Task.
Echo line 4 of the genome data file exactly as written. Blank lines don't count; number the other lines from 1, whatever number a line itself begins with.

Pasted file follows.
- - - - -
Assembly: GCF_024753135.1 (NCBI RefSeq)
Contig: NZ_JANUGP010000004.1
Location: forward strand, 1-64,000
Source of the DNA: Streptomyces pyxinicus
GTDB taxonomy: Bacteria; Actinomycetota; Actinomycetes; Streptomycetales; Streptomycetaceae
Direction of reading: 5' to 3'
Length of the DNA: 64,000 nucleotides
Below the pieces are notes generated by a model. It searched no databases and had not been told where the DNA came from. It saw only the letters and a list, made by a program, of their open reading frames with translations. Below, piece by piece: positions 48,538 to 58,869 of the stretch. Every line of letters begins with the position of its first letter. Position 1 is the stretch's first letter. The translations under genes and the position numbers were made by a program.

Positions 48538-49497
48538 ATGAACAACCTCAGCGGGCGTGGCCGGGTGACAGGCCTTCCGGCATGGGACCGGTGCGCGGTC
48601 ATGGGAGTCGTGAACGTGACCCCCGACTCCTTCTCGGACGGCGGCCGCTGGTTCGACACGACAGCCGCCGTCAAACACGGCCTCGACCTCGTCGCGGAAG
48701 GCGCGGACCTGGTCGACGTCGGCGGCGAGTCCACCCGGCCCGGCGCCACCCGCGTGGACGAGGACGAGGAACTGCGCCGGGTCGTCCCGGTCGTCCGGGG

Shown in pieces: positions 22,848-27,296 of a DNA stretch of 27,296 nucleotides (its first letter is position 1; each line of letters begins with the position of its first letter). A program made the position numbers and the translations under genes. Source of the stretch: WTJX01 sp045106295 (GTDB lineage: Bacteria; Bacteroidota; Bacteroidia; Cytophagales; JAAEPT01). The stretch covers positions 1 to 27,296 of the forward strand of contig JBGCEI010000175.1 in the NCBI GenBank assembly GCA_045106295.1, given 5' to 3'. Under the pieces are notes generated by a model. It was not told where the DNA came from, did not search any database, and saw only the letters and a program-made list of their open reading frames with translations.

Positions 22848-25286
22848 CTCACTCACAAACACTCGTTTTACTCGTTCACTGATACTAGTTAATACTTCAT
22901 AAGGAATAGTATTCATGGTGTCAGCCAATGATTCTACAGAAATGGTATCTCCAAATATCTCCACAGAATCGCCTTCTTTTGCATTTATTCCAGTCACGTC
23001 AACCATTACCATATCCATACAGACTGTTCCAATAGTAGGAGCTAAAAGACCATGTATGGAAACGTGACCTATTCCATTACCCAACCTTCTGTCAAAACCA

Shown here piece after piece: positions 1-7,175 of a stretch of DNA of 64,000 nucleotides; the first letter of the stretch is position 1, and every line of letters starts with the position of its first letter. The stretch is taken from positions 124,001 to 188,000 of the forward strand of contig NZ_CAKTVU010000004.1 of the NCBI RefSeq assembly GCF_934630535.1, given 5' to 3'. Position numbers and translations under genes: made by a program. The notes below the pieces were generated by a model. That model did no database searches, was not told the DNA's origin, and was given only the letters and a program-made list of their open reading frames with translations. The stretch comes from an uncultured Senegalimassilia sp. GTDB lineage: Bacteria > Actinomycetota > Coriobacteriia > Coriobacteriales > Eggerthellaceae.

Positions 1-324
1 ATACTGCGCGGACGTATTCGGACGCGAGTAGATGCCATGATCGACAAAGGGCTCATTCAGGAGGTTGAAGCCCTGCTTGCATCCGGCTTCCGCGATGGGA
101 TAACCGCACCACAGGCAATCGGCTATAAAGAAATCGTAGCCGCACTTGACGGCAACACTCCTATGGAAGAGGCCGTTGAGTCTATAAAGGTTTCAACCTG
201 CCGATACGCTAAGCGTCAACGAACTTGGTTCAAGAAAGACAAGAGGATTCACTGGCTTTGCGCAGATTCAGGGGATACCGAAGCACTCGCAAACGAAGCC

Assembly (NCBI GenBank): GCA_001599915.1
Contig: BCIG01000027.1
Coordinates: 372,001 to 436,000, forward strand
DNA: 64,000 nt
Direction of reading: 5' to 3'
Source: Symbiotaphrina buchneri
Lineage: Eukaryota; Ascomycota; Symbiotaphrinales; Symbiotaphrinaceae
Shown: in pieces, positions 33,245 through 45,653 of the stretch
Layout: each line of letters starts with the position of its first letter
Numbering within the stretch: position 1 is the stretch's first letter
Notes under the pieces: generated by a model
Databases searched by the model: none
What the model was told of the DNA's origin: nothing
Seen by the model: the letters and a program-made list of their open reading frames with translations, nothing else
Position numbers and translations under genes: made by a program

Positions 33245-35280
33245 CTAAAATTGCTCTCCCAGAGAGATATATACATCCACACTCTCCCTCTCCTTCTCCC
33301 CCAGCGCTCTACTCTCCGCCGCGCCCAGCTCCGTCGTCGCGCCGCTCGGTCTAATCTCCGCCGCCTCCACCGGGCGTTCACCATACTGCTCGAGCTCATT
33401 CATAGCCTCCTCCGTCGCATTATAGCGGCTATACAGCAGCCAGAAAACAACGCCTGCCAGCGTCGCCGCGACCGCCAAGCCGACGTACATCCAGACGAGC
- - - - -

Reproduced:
Source of the DNA: Streptomyces pyxinicus